Testing MC step up transformers

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Testing MC step up transformers

Post by lejonklou » 2019-08-22 12:27

Today my tests of various MC step up transformers started. Very very very exciting, as the perhaps worlds best manufacturer kindly allowed me to borrow all of their models to listen to! I've been wanting to do this for many years and now it's finally happening. How good can it get?

I have wiring schemes for each model, variable loads for input and output, a slightly modified Slipsik 7 phono stage, a test flowchart, a long list of questions, pen, paper and a big stack of records in front of me.

It's like Christmas in August!

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Re: Testing MC step up transformers

Post by maffe » 2019-08-22 13:30

Merry X-mas to you!
Sitting here with a bunch of jazz and classic music that my 70 year old neighbor lended me, and a very disappointed cat sins his sleeping place gets up ever 20 minutes or so changing record:)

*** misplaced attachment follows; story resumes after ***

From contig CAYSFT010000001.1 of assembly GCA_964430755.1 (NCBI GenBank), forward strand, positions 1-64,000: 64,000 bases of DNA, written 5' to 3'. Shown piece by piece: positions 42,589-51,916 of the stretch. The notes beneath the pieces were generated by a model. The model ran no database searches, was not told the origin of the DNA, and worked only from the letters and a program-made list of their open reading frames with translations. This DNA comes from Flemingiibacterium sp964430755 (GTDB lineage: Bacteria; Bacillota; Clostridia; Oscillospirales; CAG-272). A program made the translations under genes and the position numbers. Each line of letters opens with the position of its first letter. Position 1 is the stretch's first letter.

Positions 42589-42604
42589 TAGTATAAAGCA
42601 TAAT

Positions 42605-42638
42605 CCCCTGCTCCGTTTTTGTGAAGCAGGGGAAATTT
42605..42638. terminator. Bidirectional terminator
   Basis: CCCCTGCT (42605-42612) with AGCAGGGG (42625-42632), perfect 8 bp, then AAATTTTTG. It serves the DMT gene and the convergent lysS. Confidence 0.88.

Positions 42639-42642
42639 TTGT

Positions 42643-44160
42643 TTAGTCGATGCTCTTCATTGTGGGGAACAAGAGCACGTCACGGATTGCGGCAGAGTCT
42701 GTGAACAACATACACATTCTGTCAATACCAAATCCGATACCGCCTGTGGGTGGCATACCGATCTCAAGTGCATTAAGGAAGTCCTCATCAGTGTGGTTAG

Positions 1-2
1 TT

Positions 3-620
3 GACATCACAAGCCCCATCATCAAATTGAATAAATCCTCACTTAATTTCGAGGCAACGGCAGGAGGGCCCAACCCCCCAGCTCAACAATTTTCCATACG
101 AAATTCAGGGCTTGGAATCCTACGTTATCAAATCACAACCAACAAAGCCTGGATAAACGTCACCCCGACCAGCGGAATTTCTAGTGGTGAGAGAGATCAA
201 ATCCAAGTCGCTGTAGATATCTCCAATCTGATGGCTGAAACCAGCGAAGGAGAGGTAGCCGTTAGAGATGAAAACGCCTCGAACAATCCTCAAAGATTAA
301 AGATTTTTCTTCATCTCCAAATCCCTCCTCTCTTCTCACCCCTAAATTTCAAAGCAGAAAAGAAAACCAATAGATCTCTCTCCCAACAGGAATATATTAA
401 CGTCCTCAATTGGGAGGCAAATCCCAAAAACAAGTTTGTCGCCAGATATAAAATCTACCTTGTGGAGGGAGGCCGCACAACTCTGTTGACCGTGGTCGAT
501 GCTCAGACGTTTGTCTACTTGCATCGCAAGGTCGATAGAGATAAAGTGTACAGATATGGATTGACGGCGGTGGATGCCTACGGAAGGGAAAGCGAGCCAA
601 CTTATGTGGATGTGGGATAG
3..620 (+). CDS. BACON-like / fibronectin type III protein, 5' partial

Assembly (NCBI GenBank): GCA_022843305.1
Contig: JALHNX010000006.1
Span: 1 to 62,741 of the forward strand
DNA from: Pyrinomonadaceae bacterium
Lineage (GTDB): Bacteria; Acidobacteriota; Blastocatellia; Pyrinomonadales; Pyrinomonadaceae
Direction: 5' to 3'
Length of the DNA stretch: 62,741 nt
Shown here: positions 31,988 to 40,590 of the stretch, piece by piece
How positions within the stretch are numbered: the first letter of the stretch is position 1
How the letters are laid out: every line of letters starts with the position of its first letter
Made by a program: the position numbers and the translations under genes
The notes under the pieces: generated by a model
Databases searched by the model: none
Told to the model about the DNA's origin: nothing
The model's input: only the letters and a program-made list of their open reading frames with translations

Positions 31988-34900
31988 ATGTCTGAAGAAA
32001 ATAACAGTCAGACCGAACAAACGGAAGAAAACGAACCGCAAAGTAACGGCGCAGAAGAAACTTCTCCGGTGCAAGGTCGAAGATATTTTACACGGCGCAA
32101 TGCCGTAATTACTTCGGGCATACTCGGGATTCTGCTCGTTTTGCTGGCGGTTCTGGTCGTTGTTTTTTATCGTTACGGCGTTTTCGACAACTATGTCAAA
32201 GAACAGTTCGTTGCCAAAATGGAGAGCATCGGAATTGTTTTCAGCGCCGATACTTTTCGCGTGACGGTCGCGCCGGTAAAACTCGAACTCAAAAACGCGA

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Re: Testing MC step up transformers

Post by mrco99 » 2019-08-22 14:27

Wow!
That sounds very exciting indeed!
Have a great session and no Christmas records in between your pile I assume :-)

What is your first test track?
Happy listening and we're all eager to hear the outcome!
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Re: Testing MC step up transformers

Post by ThomasOK » 2019-08-22 16:10

It will be very interesting to find out how they compare to the other MC stage work you've been doing. It is great that you view all this work as being like Christmas, as the end results are presents for us!

By the way, you might as well mention the brand since it is quite obvious in your Instagram photo.
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Re: Testing MC step up transformers

Post by lejonklou » 2019-08-22 19:20

Thanks everyone!

I spent the whole day comparing, the differences are big and really interesting! Will continue tomorrow and during the weekend.
mrco99 wrote:
2019-08-22 14:27
What is your first test track?
The Beatles 'Help'. I ended up listening to all tracks of the album before I moved on.

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Re: Testing MC step up transformers

Post by matthias » 2019-08-22 20:05

lejonklou wrote:
2019-08-22 19:20
I spent the whole day comparing, the differences are big and really interesting! Will continue tomorrow and during the weekend.